Information for Interpreters

Hi! My name is Oliver Stabbe (pronounced stab-bee; see name sign in gif to right). In English, I go by Stab (much like my name sign) or Oliver.
I am currently a Masters in Public Health candidate at UC Berkeley. I am a hard of hearing/Deaf public health practitioner focused on the intersection of policy and social determinants of health. I came to public health from an eclectic background, with my career path touching on activism, linguistics, neuroscience, mental health services, policy, and litigation. I am broadly interested in how the social barriers and systems we navigate affect quality of life and health. Given the academic nature of my interest area, I understand it can be challenging to accurately interpret for me. Much of what I work on is the embodiment of commonly recognized social forces (e.g. racism, poverty, how our environment affects health), but discussed from theoretical and applied public health lenses. This page is to provide context as to what those environments may look like. 


To see an example of my signing style, click here: https://www.youtube.com/watch?v=xJLbNpX1zuo

Name sign.gif

Demonstration of name sign. HS: S. pinky finger side of hand makes tapped contact with torso, proximal to the dominant side of chest.  


Language background

  • I am hard of hearing and identify as culturally Deaf given my bilingualism and involvement in the Deaf community. I alternate between spoken English and ASL. I am also proficient/fluent in other languages that will almost never come up in professional contexts, so they're mostly just fun facts for me to throw out at this point

  • I was exposed to ASL at a very young age. After I began signing, I started talking in full english as well. I subsequently grew up oral and dropped ASL until I later relearned it in college. In one-on-one or small groups in quiet environments, I can follow conversations well. In conversations, I struggle with speaking loudly enough. Sometimes you need to let me know if I'm too quiet and need to speak up. A good rule of thumb is to proactively slide in behind the speaker and begin interpreting if it's a loud environment.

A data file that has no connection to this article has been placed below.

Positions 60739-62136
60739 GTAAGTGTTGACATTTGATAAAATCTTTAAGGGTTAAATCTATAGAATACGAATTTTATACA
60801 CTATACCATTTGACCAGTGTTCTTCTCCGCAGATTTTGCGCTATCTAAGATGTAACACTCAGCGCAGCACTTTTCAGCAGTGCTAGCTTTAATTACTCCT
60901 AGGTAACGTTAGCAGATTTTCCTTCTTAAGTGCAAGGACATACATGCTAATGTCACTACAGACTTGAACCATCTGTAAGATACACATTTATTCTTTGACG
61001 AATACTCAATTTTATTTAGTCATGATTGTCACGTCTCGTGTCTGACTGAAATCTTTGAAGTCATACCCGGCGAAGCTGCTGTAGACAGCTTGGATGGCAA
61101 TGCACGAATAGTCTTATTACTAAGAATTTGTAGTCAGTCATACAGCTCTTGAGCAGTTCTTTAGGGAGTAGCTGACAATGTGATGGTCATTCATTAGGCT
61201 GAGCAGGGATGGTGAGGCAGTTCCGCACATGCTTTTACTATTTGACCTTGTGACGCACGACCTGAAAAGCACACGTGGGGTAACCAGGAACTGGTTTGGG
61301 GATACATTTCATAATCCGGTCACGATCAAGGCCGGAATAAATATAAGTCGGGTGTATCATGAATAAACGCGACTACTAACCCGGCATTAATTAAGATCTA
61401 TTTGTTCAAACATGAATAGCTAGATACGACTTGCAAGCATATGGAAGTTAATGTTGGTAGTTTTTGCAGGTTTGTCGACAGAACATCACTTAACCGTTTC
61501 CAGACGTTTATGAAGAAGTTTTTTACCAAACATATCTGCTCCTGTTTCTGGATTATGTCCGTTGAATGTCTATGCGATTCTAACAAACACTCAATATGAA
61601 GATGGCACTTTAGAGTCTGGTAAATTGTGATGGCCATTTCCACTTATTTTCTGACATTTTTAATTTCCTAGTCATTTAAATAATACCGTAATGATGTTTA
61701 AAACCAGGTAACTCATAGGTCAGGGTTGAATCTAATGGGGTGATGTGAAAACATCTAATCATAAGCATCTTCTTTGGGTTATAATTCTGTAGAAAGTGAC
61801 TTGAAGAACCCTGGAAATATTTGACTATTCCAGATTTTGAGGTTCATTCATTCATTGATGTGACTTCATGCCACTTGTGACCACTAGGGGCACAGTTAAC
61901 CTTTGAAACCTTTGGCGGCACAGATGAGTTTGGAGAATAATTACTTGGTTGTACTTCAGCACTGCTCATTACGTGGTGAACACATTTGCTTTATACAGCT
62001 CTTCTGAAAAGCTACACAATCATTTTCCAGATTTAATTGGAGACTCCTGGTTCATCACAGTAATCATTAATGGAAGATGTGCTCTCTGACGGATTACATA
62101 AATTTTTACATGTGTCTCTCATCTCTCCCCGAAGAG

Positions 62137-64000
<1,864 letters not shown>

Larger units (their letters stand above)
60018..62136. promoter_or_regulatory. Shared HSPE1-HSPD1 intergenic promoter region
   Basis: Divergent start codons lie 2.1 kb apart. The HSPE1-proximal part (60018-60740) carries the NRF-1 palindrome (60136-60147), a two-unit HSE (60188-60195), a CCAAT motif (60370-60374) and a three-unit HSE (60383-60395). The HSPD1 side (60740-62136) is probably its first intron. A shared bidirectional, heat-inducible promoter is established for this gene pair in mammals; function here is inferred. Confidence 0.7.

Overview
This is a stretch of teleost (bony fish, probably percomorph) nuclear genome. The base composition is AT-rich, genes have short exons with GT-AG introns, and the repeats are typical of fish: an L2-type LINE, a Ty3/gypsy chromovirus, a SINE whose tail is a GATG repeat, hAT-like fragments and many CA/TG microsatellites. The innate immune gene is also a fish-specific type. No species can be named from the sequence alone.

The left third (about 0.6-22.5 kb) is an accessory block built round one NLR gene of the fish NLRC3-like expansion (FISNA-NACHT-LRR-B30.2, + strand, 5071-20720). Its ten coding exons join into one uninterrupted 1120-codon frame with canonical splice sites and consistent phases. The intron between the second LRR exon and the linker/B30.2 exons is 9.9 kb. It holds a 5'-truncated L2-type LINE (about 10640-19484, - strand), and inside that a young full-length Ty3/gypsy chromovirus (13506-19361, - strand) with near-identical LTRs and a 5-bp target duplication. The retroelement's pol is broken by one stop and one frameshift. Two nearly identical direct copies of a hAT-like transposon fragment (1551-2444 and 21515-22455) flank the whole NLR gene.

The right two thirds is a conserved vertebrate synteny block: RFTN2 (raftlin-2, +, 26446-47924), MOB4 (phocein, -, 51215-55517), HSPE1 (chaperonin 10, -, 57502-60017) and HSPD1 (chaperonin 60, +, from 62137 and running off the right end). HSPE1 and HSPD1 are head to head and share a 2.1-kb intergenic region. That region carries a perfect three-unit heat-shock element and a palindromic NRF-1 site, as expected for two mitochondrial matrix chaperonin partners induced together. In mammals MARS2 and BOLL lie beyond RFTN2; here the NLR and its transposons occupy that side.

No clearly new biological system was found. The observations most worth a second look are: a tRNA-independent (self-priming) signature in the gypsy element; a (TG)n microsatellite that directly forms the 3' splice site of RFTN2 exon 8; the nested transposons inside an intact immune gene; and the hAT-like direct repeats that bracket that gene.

Interpretation preferences

  • All that having been said, I do prefer going more ASL receptively when the context and shared vocabulary are clear. You may see my expressive style as more english within academic settings, but that doesn't always align with my receptive preferences (which admittedly changes based on the day). 

  • I will mostly default to speaking for myself in academic, hearing settings. I usually do not ask interpreters that I'm new to working with to voice for me. If I choose to sign (usually a result of tiredness), I will be clear about that. I'm usually bad about making (and following) a script for any presentation I do. If you don't feel comfortable voicing for me, even if I want you to, let me know as I will switch to voicing. I don't mind.Usually, if there's at least one D/HoH person, I will sign for them and expect you to voice for sign-language impaired people. 

  • Context and shared vocabulary will often not be clear, because they're research or academic discussions! If you aren't familiar with the jargon, mouth the word and guess at the phonetic spelling, and we'll get it. If I know the word, I'll quickly feed you a sign to replace that word if it comes up often, so you do not need to fingerspell over and over again. Do not assume that's the official sign. 

  • When meetings are more formal/working with new people, please introduce yourself to everyone, because I'll forget. If I'm with a meeting with peers or people I have more casual relationships with, they're used to seeing me with interpreters by now and usually introductions are not needed.

  • I often work with hearing people who have never met a Deaf professional before. Please let me know how you feel about educating hearing participants about sign language and interpreting. I know "empowering the Deaf person to explain this stuff themselves" is a thing, but I've also answered that question fifty thousand times before, and delegation is an empowered act (if you're comfortable with it).

Other things to know

  • You'll find a lot of things about me and my work if you google my name. This website and my CV may be helpful, but you can assume that my wording/register/patter/sense of humor, etc is reflected in this website section. I am very good at puns (though admittedly I'm not a fan. It's a curse.) 

  • Much of the time, I am an informal, sarcastic, and goofy person and chatty with most everyone. If you do not want to chat, I respect that and will try to pick up on your cues. If I'm not picking up on it, feel free to be direct. However, when the environment calls for it, I will turn on that "professionalism" switch. 

Credit to Giordon Stark for letting me use their page as a template!